Enormous Asteroid to Pass Close to Earth on Friday
Asteroid 7335 (1989 JA) is expected to miss our planet by about 2.5 million miles.
An asteroid four times the size of the Empire State Building is heading toward Earth this week, according to NASA’s Center for Near-Earth Object Studies (CNEOS).
Don’t worry: The potentially hazardous object, dubbed 7335 (1989 JA)(Opens in a new window) , will make a close approach on Friday, but miss our planet by about 2.5 million miles. The stony Apollo-type asteroid, approximately 1.1 miles (1.8 kilometers) in diameter, was discovered 33 years ago by astronomer Eleanor Helin at the US Palomar Observatory in California.
Each year, NASA finds, tracks, and characterizes thousands of near-Earth objects (NEOs)(Opens in a new window) , defined as being at least 153 yards (140 meters) in size—bigger than a small football stadium—that pose a risk to Earth.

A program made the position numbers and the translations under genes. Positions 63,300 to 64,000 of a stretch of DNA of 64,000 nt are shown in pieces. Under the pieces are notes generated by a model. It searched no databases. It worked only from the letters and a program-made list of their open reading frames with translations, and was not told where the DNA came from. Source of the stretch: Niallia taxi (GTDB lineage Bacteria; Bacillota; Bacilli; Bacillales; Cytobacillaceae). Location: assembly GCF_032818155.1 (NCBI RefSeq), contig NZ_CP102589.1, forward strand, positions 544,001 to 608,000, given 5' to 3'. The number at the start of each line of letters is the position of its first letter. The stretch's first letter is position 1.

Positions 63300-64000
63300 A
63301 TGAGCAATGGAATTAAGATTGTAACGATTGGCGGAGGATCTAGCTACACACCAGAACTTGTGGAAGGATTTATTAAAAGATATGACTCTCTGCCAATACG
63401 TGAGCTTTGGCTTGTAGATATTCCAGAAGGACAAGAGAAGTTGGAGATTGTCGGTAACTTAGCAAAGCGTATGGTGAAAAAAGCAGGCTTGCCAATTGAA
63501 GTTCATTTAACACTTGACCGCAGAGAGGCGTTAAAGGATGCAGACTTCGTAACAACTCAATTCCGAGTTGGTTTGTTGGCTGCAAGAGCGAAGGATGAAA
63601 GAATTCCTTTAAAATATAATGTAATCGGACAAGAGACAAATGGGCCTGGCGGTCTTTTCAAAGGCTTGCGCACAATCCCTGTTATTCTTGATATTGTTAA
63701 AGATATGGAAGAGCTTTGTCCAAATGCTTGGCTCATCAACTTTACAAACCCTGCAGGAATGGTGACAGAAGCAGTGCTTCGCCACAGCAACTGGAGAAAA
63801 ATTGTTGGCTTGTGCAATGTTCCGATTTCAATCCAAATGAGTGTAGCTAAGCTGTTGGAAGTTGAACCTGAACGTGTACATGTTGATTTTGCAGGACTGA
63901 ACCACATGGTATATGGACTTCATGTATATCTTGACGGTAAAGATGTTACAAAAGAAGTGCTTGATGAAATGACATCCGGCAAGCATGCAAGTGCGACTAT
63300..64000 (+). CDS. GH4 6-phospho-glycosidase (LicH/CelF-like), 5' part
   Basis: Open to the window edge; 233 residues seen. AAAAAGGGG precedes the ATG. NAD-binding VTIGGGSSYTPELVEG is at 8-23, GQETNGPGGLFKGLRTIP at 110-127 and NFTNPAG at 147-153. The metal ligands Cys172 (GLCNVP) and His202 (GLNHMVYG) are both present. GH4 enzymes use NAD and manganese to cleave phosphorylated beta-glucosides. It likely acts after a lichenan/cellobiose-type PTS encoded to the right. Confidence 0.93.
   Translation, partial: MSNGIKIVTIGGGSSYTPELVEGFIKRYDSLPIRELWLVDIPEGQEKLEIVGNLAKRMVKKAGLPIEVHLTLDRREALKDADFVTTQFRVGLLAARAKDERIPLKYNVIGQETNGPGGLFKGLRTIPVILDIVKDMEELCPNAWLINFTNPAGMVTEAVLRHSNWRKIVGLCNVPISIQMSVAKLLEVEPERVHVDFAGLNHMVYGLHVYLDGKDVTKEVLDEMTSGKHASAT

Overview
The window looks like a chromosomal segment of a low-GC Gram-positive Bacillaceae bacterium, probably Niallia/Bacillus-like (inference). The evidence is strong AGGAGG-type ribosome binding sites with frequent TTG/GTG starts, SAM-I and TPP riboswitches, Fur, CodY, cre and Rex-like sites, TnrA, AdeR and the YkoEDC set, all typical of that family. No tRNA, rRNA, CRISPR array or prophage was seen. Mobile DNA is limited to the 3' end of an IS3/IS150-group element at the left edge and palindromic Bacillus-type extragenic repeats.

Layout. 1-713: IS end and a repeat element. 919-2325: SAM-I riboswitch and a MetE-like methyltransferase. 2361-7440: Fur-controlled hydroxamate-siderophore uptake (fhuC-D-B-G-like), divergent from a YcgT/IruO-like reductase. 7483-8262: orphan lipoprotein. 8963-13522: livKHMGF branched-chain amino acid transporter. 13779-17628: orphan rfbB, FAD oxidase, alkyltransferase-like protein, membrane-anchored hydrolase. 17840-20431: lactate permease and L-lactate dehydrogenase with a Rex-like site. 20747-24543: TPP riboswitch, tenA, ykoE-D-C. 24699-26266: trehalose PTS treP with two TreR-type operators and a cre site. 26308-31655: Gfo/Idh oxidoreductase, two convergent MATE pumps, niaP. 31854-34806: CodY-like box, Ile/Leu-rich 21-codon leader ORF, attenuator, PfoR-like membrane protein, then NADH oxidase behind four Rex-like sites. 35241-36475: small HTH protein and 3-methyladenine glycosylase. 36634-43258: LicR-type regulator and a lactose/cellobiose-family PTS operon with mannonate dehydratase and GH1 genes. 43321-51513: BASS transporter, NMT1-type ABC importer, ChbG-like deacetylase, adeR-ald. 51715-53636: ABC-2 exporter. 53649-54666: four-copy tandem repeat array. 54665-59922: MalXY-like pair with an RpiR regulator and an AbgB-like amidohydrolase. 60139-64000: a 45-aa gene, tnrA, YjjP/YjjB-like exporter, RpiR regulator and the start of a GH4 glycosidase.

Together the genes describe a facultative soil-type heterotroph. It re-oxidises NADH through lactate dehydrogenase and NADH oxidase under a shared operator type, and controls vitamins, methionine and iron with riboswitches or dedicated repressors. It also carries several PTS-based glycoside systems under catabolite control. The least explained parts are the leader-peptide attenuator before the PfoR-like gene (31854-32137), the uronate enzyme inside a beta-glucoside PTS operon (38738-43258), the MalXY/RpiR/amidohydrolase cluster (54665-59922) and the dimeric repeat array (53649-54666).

The 7335 (1989 JA) asteroid(Opens in a new window) orbits the Sun every 861 days (or 2.36 years), coming as close as 84.5 million miles and reaching as far as 244 million miles from the Solar System’s central star. It’s forecast to make 16 more flybys through 2194, but will not draw so close to Earth again for at least another 172 years, according to the CNEOS database.
Astronomers in May 2020 observed a new asteroid passing Earth less than 27,000 miles away, putting it at risk of potentially colliding with a European Data Relay System communications satellite. Only 26 feet in diameter, the asteroid missed the nearest satellite, passing “under” it at a distance of 746 miles. It was ultimately classed by the European Space Agency (ESA) as “one of the closest flybys ever recorded.”
Originally published at https://www.pcmag.com.